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News views and events from Leadenhall
Late November and there was definitely a festive air about our second Leadenhall Lunch. After the success of the inaugural lunch (Family Matters), we addressed one of our specialised coaching topics, Women in Leadership. Again the venue was M – Restaurant and again the guest list was filled with London’s elite HR talent.
The lunch looked to explore the experiences and opinions of 4 senior HR leaders, the discussion centring on the current opportunities and initiatives supporting women into leadership positions. There was also inevitably the effect the pandemic has had. The conversation did not disappoint, with themes, insights and topics hotly discussed accompanied by the usual tasty M dishes.
The reality was – that the topic of discussion ‘Women in Leadership’ did not start until the last 30 minutes of the lunch! There was certainly a real enthusiasm and zeal to the conversation, as all around the table relished the opportunity to have a really good in person networking opportunity. Many of the guests and hosts had previously worked with or at the same firms so there was plenty of catching up to do. There was also some fascinating insight into some of the challenges facing HR as the new phenomenon of ‘Reluctant Returners’ is increasing evident – perhaps a topic for a future lunch!
The conversation did eventually get around to the topic at hand:
Liz (Leadenhall) – We spent some time looking at the issue in respect to the development of women leaders and through some significant research found repeating themes. Whilst there is a good gender balance at lower and mid-levels, we found that women are opting out as they become more senior, resulting in a shrinking talent pool further up. This seems to exacerbate the problem as there are not enough role models in senior leadership positions to convince women what is possible and attainable. What has been your experiences and have you any polices that look to address this? Click here for our Women in Leadership Research
Suzanne (Convex): We have had real success with our ‘returner programme‘. We have deliberately targeted those women who have had a career break, whatever the reason, for recruitment and development. This has certainly helped the optics in respect to numbers, and we have certainly uncovered some fantastic talent.
Kerry (Royal London): To be honest, on the leadership side, the demographics have room for improvement. We have a large and well promoted Women’s Network with over 750 regular members, our CEO is incredibly invested and engaged with this but I think it will take some time for the effect to change the balance higher up the organisation.
Liz – What’s your experience of this ‘broken rung’ of the women’s career ladder?
Suzanne (Convex): Yes – we certainly see that, at the lower and middle levels of employment we are at about 50% ratio male to female, but this gradually gets smaller up until the board and management teams.
Kate (Mitsui): Certainly we have seen women gradually dropping our and off the career ladder for a variety of reasons but typically it is the old stereotypical reasons of family, but can also be work life balance and lack of opportunity.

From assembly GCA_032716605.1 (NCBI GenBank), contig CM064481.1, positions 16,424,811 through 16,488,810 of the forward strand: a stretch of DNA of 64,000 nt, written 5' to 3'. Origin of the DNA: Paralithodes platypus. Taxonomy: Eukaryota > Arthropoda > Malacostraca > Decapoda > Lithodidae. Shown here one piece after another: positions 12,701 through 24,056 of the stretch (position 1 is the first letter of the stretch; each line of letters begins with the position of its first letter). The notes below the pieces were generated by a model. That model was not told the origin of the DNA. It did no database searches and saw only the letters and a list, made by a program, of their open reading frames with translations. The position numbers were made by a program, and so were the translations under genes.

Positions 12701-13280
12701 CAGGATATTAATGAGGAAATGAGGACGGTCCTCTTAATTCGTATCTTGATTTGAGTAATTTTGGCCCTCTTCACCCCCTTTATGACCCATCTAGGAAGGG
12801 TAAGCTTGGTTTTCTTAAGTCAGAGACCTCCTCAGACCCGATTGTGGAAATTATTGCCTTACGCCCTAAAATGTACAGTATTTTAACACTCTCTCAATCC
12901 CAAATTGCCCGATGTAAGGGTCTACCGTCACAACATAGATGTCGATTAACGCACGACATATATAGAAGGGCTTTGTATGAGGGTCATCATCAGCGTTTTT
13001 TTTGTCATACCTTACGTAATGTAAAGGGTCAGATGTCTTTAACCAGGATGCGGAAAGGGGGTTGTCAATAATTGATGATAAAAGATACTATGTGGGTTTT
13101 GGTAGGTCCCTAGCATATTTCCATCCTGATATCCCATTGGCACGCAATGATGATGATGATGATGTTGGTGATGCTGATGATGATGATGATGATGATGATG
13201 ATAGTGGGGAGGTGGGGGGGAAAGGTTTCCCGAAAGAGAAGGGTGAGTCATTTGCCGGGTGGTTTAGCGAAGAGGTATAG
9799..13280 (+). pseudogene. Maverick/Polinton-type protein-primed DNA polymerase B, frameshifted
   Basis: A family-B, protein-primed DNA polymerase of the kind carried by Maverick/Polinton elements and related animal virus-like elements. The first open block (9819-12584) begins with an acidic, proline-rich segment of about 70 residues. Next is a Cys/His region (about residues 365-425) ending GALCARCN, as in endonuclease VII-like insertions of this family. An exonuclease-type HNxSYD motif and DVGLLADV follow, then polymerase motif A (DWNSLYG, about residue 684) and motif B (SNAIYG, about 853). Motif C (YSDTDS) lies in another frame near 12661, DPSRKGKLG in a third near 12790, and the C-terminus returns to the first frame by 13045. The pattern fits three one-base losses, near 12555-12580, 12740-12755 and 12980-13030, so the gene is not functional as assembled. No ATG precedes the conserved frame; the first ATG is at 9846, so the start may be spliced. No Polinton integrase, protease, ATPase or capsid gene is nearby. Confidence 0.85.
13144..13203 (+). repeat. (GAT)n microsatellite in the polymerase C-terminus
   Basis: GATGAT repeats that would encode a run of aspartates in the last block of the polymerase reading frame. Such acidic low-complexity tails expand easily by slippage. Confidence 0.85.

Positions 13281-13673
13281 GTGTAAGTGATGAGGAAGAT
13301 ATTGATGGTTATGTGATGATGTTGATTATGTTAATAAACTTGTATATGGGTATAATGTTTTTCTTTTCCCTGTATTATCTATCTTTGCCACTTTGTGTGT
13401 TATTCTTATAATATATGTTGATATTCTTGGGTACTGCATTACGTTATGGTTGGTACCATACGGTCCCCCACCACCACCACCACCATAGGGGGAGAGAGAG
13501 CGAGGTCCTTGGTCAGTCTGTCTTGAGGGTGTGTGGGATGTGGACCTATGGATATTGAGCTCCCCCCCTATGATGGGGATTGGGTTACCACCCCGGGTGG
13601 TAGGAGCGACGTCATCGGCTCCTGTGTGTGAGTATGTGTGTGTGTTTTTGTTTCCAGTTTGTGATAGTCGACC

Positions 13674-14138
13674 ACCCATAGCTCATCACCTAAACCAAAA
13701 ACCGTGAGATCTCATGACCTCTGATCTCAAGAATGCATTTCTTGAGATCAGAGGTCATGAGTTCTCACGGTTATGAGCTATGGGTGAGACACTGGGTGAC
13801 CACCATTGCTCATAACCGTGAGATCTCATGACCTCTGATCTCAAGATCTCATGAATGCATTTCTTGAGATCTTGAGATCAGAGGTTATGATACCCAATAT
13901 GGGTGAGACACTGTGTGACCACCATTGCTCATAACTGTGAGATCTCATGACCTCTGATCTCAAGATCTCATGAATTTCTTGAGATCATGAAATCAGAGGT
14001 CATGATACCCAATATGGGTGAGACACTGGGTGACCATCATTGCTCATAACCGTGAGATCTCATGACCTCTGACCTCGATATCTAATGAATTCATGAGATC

Chris – How has the recent WFH home situation affected the demographic? In our last discussion we found that this has certainly decreased the take up of male parental leave and there is certainly some evidence that it has strengthened the traditional gender career bias?
Suzanne – We as a firm have certainly tried to encourage men to spend more time at home during the last year or so especially where there is family involved.
Melanie (First Sentier): It is evident in all my discussions both here and elsewhere, when it comes to parental leave and transition we tend to talk about male and female. One of the big stumbling blocks with gender discussions is we continue to talk in this way rather than referring to carers and parents. Language is really important if we are going to change cultures rather than polices.
Kate: We have found the same issue, men are now not taking the parental leave due to the opportunity of working from home and flexible working. They reckon that the get to spend enough time with the family with these options and don’t need further time away from the office. This again perpetuates the traditional model of gender roles.
Melanie: Yes absolutely, I expect we all have good company policy surrounding parental leave. But how does that compare with the underlying company culture around taking that leave. Is it the done thing? Do the senior female staff have families themselves and did they take the leave? Do the senior male leaders encourage male parental leave? We need good role models to live and act on the polices to create the culture. Do we have those good role models?
Chris – We have had conversations with several of our clients who have done surveys and questionnaires about the topic of returning to work and they have found strongly binary results. Female staff would like to work 3-4 days at home whereas male staff are happy to work 3-4 days at the office?
Kate: Yes we have found this and are trying to encourage the return to the office, trying to convey the sense missing out, being face to face and not getting left behind regardless of gender.
Mel: Yes I think we see this as a growing problem and I think many firms will be looking at the new year to see if there is a better return to the office. We are currently optional but will be 50/50 from January. It will be an interesting time to see how it all works out.
Chris Woodman CEO – Leadenhall
Liz Codd – Chief Coaching Officer – Leadenhall
Dan Harris – Associate Director – Leadenhall
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